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Quantifying postharvest losses of 'Crimson Seedless' table grapes along the supply chain
- Blanckenberg, A., Fawole, O. A., Opara, U. L.
- Acta horticulturae 2018 no.1201 pp. 29-34
- cold storage, color, exports, farms, food security, fruits, mechanical damage, packaging, postharvest losses, sulfur dioxide, supply chain, table grapes, wastes, South Africa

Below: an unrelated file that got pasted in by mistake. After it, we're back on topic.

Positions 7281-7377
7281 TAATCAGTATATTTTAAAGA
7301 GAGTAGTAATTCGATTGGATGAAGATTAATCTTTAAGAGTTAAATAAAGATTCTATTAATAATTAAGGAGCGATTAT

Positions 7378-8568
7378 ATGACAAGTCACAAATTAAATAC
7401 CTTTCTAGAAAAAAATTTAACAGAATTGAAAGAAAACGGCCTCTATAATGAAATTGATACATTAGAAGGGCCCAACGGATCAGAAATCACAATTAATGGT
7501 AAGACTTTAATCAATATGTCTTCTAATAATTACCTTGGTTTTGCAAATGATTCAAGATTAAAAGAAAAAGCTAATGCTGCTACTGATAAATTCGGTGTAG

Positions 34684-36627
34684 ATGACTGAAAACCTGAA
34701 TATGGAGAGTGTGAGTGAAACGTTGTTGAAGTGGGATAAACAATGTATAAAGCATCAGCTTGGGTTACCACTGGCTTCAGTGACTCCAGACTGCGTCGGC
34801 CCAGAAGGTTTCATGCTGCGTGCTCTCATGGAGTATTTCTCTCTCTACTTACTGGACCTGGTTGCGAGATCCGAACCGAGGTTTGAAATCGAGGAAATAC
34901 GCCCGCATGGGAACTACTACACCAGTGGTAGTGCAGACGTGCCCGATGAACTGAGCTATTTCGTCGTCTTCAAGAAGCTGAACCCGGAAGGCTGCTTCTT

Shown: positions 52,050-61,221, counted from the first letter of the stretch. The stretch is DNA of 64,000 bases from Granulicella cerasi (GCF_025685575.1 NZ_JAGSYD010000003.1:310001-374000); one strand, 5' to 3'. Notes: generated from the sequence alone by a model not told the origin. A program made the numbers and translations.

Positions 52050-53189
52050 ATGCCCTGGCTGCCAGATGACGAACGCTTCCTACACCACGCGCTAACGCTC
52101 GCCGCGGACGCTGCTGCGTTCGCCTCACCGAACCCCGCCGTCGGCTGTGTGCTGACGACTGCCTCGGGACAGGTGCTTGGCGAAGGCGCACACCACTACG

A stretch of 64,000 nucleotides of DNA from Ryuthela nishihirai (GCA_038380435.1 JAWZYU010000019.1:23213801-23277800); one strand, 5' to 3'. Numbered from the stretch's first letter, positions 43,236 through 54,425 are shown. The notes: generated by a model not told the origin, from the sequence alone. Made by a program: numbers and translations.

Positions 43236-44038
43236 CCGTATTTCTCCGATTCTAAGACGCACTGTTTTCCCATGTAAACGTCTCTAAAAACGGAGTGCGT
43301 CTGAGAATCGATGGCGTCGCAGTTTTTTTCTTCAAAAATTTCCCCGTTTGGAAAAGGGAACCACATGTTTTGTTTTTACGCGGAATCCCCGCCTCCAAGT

- High incidence of postharvest losses is a major challenge to global food security. Addressing postharvest losses is a better strategy to increase business efficiency and improve food security rather than simply investing more resources to increase production. The lack of primary data on postharvest losses at critical steps in the fruit value chain and the unknown economic, environmental and resource impacts of these losses currently make it difficult to formulate mitigation strategies. This paper quantifies postharvest losses and quality attributes of 'Crimson Seedless' table grapes at farm/packhouse and retail levels. In addition, factors influencing the incidence of losses were investigated to provide a basis for the development of waste mitigation measures. Table grapes were sampled from four farms in the Western Cape Province of South Africa, the largest deciduous fruit production and export region of Southern Africa. Results showed that losses immediately after harvest at the four farms ranged from 8 to 23%. The main reasons for losses were mechanical damage (7.1%), inadequate berry colour (too green, 5%) and decay (1.8%). After packaging, maintaining cold storage (-0.3±0.7°C, 81.3±4.1% RH) was effective in maintaining berry quality up to 14 d during cold storage. Incidence of decay, stem browning and SO2 damage occurred when grapes were transferred to retail fridge storage (5.4±0.6°C, 83.7±2.9% RH) and ambient conditions (25.1±1.3°C, 46.6±6.0 RH).